Direct Marketing: How We Made $30,000 from a 3-Page Website with No Traffic


This post may contain affiliate links. Please read my disclosure for more info.

Nico Prins contributed this article. Nico is the founder of Launch Space, where he arranges “no brainer” software deals for people working online. Check out the site and sign up to the email list to get access to upcoming offers.

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In this post I want to show you how to launch your digital marketing agency — and turn a profit — in 30 days or less.

The model is 95% based on direct marketing. You don’t need traffic from Google and can be making money within a month.

I used this direct marketing strategy to launch an online marketing agency, launchspace.net, where I come up with lifetime deals of software for online business owners. We used a simple 3-page website and an email address to land high value clients and make deals that benefited our customers.

As a result of our direct marketing efforts we made close to $90,000 in gross sales (around $30,000 in profit) in the first year. This despite the fact that on the “best day” ever the website got a server-crashing 24 hits.

And all this was as a side hustle; it’s not a full-time business for me (yet).

You might roll your eyes at this point.

I’m not saying you can replicate the results I got in the niche I’m working in. I have experience in the industry, a good distribution network and a great business partner (these are not replicable in 30 days).

What I am saying is I believe this direct marketing strategy is repeatable in your niche and you can borrow it guilt-free. Use this strategy to launch a business and get your first customer in less than 30 days with minimal time and money invested.

To make this guide as practical as possible I’ll break down what kind of niches I would focus on if I were launching a digital marketing company tomorrow using this tactic. I’ll cover the direct marketing strategy I use to run the business, the systems I’ve created, and everything else in between.

Let’s get started!

What is Direct Marketing?

In contrast to mass media, direct marketing is a form of promotion that presents information about your product or service to your target customer in a personal way.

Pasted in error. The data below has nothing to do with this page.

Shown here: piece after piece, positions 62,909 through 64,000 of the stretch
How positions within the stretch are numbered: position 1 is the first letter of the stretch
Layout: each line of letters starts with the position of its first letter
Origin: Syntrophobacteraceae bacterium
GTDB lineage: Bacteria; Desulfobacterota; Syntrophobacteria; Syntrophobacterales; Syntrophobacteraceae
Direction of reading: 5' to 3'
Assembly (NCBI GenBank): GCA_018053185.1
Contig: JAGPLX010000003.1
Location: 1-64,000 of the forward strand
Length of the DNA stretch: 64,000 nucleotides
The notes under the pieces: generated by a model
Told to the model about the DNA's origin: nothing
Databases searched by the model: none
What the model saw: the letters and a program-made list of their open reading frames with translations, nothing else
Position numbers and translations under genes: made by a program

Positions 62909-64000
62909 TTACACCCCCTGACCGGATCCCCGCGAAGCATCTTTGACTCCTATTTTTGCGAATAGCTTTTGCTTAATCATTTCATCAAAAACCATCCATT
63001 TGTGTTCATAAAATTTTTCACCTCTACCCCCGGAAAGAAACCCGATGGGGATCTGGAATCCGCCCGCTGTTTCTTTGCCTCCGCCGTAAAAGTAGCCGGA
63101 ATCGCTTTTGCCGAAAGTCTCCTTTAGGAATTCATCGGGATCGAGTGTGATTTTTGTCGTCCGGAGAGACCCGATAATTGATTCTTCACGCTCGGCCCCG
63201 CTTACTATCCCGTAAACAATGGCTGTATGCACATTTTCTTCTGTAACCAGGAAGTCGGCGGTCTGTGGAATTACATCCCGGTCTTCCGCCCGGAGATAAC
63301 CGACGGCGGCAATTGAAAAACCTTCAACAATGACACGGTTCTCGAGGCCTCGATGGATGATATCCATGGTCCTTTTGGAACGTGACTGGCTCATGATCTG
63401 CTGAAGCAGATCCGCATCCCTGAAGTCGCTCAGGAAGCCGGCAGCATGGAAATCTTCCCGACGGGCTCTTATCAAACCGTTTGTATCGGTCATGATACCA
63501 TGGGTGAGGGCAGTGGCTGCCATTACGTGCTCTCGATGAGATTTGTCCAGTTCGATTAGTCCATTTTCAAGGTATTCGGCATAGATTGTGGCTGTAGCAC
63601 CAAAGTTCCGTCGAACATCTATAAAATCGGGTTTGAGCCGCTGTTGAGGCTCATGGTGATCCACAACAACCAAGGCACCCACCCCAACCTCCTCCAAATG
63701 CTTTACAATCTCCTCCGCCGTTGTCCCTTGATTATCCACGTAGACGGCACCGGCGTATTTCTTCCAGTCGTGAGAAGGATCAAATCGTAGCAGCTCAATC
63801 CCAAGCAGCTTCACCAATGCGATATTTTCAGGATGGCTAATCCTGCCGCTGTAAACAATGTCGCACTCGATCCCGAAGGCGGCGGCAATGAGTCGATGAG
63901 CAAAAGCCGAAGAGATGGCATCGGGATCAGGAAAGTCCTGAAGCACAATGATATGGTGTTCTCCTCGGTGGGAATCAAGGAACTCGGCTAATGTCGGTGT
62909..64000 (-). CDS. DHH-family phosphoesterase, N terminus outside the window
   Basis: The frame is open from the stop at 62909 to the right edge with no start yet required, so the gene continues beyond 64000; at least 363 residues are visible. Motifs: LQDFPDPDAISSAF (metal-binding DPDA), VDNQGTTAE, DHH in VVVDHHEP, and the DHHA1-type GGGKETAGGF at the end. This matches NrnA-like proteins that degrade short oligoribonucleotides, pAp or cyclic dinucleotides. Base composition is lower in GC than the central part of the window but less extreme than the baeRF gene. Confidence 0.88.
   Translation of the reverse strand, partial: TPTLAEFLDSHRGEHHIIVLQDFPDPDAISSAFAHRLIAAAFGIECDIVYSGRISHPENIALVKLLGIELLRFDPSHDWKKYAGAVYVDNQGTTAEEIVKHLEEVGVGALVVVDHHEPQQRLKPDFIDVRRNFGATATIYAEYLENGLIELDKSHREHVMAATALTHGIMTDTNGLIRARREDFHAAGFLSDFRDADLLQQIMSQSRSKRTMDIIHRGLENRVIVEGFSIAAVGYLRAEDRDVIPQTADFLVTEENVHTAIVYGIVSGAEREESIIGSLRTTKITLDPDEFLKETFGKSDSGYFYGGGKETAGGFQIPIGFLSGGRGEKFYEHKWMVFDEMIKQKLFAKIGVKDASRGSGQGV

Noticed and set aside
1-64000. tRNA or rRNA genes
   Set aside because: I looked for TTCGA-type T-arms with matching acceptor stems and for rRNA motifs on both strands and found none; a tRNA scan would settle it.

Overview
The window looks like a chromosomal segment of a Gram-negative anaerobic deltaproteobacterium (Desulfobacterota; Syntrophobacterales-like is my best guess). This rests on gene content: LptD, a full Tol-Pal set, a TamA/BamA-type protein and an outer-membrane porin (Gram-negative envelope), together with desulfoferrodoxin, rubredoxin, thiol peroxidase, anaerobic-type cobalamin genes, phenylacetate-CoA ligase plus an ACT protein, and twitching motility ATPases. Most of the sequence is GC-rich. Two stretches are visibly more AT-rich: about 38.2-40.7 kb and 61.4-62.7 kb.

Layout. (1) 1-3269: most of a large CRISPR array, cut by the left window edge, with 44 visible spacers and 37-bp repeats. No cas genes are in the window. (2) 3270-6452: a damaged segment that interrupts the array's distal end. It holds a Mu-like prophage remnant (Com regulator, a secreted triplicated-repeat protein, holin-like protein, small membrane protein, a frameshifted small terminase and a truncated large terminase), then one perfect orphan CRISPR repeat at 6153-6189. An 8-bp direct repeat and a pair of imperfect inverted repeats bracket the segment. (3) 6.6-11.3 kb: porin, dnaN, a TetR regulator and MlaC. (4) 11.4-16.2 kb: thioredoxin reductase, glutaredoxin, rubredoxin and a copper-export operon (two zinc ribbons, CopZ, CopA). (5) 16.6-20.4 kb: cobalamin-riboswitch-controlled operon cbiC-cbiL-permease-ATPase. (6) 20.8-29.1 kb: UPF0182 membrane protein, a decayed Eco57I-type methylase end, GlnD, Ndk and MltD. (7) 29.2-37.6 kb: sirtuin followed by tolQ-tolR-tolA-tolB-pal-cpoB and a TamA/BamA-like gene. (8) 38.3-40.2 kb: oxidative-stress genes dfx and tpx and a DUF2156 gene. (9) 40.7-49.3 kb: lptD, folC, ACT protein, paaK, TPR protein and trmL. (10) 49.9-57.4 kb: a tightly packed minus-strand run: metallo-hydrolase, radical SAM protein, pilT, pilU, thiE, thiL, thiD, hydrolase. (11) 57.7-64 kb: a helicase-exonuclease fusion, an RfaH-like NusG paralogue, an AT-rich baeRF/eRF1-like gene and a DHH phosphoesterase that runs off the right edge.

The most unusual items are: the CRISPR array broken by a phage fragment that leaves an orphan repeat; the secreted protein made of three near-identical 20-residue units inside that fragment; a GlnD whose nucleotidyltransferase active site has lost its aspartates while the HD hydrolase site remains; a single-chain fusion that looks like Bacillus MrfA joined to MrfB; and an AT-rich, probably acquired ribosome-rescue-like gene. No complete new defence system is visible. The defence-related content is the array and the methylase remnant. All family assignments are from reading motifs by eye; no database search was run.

Historically direct marketing has been done over the phone or through the mail, with postcards, brochures, coupons, fliers, and catalogs. Those methods still work, but the channel has expanded to include email marketing, targeted online ads, and even text messages.

The goal of direct marketing is to generate a response or action: a request for more information, a visit to a website, or ultimately a sale.

Because the prospects receiving direct marketing messages are pre-segmented or screened based on their being a likely potential customer, it can be more cost-effective and personalized than other forms of advertising.

What Industries Does Direct Marketing Work For?

I took a screenshot of the share price of Shopify and GoDaddy as I was writing this article:

The images give a snapshot of a story.

Every day thousands of people start a new side hustle online. They’re setting up e-commerce stores, blogs, and I don’t know what else. At the same time they’re competing against thousands of other people who are already out there running online businesses.

All these business owners need services. They want logos, copywriters, website developers, content creators, help with SEO, social media management, and more. These are all great niches for you to apply direct marketing business strategies.

This is where I’d focus if I was going to setup a niche marketing agency tomorrow. Keep in mind you can spin the outbound marketing strategy I’m about to share in different ways.

If you do I’d be interested to see what results you get. Be sure to share in the comments below!